him into the perspective of a specific protagonist (historic present, shift of origo of deictic
terms, direct speech).
Part II is dedicated to the narrative emotions of recipients in relation to the formal
properties of narratives. This part introduces various narrative emotions (chapter 5) and
discusses thesis 1 that perspective representation is a central narrative mechanism of eliciting
emotions (chapter 6), and complements it with other mechanisms (chapter 7).
Chapter 5 introduces six kinds of recipient emotions, including direct reactions to the
narrated scene and protagonists, aesthetic emotions, empathetic emotions, interactional
emotions directed at the narrator, and emotions stemming from personal autobiographical
memories that are elicited by the narrative. Narrative emotions will be differentiated from non-
narrative emotions in terms of perspectives involved. Then psychological theories of
empathetic narrative emotions, involving concepts of empathy, sympathy, identification,
immersion, transportation, and distance (Oatley, Green) will be related to text qualities and
transferred from fictional narratives to autobiographical narratives.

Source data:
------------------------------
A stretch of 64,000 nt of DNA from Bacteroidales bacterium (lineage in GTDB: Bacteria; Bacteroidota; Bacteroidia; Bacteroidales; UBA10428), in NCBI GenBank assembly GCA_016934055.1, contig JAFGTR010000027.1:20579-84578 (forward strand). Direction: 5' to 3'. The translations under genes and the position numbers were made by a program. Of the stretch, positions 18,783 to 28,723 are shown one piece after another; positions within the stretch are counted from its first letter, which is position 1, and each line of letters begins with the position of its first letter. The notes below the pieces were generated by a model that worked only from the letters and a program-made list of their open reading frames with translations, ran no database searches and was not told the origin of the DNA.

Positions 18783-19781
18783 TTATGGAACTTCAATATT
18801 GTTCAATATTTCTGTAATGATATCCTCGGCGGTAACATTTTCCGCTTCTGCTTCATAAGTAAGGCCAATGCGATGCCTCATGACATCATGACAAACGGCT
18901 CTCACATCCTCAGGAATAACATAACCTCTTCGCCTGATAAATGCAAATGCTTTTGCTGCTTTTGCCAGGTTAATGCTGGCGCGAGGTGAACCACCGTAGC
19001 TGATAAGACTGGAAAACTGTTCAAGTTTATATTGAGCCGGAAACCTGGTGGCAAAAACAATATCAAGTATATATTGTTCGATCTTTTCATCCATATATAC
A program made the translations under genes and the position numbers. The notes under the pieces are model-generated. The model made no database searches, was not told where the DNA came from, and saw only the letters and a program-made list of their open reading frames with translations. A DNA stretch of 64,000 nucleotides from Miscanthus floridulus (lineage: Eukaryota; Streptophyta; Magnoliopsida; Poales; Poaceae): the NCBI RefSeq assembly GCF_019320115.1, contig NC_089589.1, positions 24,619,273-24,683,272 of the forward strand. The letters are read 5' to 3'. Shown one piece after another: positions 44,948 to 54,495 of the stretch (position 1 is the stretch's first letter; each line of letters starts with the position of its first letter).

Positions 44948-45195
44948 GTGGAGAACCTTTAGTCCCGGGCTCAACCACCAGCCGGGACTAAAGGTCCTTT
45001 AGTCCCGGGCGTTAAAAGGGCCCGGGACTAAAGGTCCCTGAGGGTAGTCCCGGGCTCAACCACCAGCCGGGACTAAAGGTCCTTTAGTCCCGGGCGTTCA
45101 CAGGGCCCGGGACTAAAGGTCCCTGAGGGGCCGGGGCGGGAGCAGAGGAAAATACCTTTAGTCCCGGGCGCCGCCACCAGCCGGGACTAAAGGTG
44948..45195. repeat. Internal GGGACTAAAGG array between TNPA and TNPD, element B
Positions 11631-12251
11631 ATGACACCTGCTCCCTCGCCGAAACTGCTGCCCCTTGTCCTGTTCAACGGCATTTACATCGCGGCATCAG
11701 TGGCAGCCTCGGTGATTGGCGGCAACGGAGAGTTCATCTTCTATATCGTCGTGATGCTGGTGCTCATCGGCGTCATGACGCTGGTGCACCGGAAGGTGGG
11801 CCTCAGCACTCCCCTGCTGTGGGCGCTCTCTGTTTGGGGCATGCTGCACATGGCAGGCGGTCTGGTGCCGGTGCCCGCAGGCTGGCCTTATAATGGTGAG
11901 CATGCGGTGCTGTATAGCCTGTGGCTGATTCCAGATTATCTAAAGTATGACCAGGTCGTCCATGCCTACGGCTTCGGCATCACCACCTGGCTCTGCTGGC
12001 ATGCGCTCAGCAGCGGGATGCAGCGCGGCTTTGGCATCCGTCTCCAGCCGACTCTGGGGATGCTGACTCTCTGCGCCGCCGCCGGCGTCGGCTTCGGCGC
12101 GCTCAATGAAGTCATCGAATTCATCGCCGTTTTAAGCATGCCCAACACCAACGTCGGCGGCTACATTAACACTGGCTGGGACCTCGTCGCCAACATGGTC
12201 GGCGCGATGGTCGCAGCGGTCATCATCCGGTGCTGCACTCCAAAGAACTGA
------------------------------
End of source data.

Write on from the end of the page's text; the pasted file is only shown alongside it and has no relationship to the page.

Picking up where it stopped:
Chapter 6 introduces the emotional effects of different kinds and degrees of emotion
representation in narratives. Differences between everyday oral narratives and cultural
products such as literature and film are spelled out to prepare the grounds for the global thesis
that the degree and diversification of perspectives represented in a text influences recipient
emotions. This will be exemplified by autobiographical narratives. Other aspects of narratives
that also influence recipient emotions such as the severity of the complication, the moral
evaluation of characters and the general liking of characters are complemented.
Chapter 7 takes up some of the complications regarding my thesis encountered in chapter 6,
expanding the model to sustain the main thesis. Three aspects of oral narratives that may
modify the effect of perspectives on emotions are discussed. A lack of plausibility and
believability taints possible empathic appeals of narratives. Also, if protagonist or narrator